On the other hand, Michael Brown said some awful things about the administration the week before. The Abramoff stuff continues in the background. And there's that UN report on the way - "A draft report by UN Human Rights experts has demanded the closure of the detention facility in Guantanamo Bay, and accuses the US of practices there amounting to torture."

If anyone in the White House invites you to go bird hunting in Texas, say thank you, but you just can't make it. This is not the time to hang around these guys. You don't want to stand next to someone with a gun who feels everyone has been picking on him. He may get weird.

Posted by Alan at 22:49 PST | Post Comment | Permalink
Updated: Monday, 13 February 2006 22:59 PST home

Sunday, 12 February 2006
The Vice President: His Elmer Fudd Moment
Topic: Couldn't be so...

The Vice President: His Elmer Fudd Moment

Yes, you can just hear the hapless, bald, pudgy Elmer Fudd saying the words, "Be very, very quiet, I'm hunting wabbits." (Actually here you can hear the cartoon character say that - a WAV file you can download and with which you can play around, say attaching it to computer functions like opening Google or whatever.)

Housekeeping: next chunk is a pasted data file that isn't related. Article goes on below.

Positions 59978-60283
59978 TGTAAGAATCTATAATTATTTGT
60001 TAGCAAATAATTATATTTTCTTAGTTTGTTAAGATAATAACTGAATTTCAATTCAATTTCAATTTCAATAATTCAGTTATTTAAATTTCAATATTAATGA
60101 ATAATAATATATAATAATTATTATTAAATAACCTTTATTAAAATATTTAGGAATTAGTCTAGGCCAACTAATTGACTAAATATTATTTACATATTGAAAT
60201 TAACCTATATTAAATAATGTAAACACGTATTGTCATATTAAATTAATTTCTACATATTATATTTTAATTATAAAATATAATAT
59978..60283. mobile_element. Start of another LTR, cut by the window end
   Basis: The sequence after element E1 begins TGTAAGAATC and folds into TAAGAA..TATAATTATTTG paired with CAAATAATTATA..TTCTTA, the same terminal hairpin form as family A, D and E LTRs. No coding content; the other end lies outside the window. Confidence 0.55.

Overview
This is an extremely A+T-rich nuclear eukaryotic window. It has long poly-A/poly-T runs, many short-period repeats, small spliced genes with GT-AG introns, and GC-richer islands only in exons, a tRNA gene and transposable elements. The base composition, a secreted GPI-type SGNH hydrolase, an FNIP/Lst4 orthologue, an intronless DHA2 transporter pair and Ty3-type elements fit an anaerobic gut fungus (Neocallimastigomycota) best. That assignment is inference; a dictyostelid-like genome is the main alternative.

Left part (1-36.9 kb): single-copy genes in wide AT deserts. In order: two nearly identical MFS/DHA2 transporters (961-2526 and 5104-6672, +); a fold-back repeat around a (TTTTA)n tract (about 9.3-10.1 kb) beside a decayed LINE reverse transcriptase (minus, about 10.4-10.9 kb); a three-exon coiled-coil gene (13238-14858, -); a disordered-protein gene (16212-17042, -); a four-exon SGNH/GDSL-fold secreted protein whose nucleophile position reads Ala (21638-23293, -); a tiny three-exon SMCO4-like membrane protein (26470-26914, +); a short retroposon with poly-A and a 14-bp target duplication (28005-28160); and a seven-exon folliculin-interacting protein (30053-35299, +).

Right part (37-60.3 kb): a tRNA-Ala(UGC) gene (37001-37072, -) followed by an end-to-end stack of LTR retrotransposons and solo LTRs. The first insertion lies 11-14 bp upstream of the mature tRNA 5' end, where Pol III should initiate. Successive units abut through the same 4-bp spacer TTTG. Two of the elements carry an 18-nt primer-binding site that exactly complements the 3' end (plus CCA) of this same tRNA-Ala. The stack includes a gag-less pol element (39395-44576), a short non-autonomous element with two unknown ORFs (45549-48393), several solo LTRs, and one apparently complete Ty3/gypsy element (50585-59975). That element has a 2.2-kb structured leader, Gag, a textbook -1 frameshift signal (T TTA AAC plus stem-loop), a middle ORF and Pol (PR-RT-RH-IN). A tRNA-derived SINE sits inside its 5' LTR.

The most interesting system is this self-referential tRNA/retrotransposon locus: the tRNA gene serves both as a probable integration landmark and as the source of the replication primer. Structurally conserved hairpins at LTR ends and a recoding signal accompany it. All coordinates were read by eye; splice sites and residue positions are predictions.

Sunday, February 12th, Vice President Cheney had his Elmer Fudd moment. It was all over the news wires, and the Associated Press account is here, reported by Nedra Pickler, who takes a lot of abuse, but not for her name. She's forever spinning her stories to make the administration look heroic and abused, and those who question it foolish and a tad sinister. But there's not much she can do with this one.

In short, Saturday Vice President Dick Cheney, on a bird hunting trip in Texas (he was after quail, not wabbits), accidentally shot a fellow hunter, a seventy-eight-year-old lawyer - sprayed him with shotgun pellets. They took the old coot to the hospital in an ambulance. The victim was Harry Whittington, "a millionaire attorney from Austin" - and a big time Republican donor. As of late Sunday was in stable condition in the intensive care unit of a Corpus Christi hospital.

But he's really okay -
"He is stable and doing well. It was almost like he was spending time with me in my living room," said hospital administrator Peter Banko, who visited Whittington.